Two Texas Republicans in Congress open door to "bump stock" ban

U.S. Rep. Bill Flores said he supports a federal ban on a type of gun attachment used by the gunman in the Las Vegas mass shooting. U.S. Sen. John Cornyn said hearings on the devices are warranted.

U.S. Rep. Bill Flores, R-Bryan, in his House office in Washington, D.C. Chris Maddaloni

Two Texas Republicans in Congress – Sen. John Cornyn and Rep. Bill Flores – expressed interest Wednesday in exploring a federal ban on a type of gun attachment used by the gunman in the Las Vegas mass shooting.

Flores, R-Bryan, said he supports a federal ban on "bump stocks," which Stephen Paddock used to make rifles shoot more like automatic firearms, The Hill reported Wednesday.

“Based on the videos I heard and saw, and now that I’ve studied up on what a bump stock is — I didn’t know there was such a thing — there’s no reason for it,” Flores told The Hill.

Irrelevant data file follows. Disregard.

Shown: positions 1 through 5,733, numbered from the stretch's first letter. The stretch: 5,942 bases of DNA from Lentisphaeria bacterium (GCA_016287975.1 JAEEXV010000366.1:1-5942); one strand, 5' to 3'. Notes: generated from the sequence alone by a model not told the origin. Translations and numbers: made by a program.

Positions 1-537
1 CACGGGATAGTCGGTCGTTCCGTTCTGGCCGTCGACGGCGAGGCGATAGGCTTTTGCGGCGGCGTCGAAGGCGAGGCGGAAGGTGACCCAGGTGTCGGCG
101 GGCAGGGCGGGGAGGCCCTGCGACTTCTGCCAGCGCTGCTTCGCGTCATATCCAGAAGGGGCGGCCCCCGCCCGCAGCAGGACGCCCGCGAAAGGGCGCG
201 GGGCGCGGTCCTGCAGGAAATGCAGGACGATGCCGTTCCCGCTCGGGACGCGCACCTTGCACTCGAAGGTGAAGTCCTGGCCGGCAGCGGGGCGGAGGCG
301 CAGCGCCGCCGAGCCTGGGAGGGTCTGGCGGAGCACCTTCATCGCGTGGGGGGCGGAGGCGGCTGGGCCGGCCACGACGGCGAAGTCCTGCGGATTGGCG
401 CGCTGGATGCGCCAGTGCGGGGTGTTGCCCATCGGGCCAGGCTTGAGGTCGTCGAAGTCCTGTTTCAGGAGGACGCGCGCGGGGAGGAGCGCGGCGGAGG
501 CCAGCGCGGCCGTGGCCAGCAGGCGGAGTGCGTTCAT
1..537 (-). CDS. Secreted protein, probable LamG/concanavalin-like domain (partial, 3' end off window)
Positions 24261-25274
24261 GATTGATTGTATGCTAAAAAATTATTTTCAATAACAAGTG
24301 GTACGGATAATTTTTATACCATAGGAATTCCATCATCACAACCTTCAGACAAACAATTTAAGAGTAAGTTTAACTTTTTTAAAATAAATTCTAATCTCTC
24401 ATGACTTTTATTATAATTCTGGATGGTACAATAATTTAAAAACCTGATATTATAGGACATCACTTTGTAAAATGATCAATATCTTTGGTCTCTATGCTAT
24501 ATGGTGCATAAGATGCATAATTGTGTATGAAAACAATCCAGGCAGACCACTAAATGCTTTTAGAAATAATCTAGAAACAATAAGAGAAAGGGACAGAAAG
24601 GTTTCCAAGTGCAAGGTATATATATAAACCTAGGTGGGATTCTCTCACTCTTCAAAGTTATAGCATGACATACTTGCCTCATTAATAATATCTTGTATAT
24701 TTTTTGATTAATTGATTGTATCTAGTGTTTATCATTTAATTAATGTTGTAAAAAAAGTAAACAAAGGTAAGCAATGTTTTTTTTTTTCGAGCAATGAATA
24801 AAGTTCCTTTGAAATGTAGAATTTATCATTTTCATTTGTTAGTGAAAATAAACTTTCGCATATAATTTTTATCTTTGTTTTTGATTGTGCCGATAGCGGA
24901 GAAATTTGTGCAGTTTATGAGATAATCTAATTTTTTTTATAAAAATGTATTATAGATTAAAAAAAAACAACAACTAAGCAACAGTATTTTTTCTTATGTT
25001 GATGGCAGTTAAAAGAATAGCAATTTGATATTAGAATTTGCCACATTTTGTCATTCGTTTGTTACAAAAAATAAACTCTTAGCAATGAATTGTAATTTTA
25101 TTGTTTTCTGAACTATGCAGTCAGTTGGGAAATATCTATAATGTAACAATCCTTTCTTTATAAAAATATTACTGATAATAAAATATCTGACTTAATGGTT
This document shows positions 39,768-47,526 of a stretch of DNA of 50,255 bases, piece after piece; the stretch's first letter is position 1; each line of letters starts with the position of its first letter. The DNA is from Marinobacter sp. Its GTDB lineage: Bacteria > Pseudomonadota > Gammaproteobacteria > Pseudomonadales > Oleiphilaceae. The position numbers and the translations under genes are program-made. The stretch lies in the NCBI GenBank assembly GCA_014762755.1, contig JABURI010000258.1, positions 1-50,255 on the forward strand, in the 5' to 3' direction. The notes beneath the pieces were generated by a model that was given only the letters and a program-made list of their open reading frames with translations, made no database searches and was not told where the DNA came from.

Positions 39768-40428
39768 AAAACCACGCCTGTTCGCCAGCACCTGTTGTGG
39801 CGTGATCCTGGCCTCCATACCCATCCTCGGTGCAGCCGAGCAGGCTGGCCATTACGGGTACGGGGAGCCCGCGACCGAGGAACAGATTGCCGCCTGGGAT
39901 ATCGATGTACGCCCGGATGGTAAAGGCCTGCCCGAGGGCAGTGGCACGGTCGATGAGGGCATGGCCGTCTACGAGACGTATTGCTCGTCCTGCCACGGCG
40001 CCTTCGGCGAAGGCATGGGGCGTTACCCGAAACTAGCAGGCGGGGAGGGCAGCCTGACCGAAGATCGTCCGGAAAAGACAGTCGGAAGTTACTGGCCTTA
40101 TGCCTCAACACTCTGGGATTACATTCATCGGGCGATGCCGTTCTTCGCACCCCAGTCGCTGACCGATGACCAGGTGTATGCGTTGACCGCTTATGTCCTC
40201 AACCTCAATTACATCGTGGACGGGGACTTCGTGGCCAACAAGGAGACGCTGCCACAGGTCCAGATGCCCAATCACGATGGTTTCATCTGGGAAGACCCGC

Flores, a gun owner, described himself in a Wednesday statement to The Texas Tribune as a "staunch supporter and defender of the Second Amendment." Still, he added the shooting in Las Vegas "prompts a congressional review of bump stocks and similar devices."  

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Cornyn said in a call with reporters that the devices' role in the Las Vegas attack bears looking into, but he stopped short of calling for a full ban. Cornyn said he had spoken with U.S. Sen. Chuck Grassley of Iowa, chairman of the Senate Judiciary Committee, about holding a hearing on bump stocks and "any other aspect of this terrible crime that we need to look at from a federal perspective" once the initial investigation is complete.

Still, Cornyn reaffirmed his support for gun ownership by "law abiding citizens who have no criminal record and no mental impairment." He added that he would support passing a law that would "somehow" prevent a similar attack, but "given the fact that this man had no criminal record and was unknown to law enforcement previously and was willing to commit suicide rather than be apprehended, it's hard to figure out what kind of law we could pass."

"I don't think this should be politicized and viewed as an opportunity to try to limit the second amendment rights of law-abiding citizens," Cornyn said. "And unfortunately, that seems to be the first thing that happens."

Paddock killed more than 50 people and injured more than 500 Sunday in one of the worst mass shootings in recent U.S. history.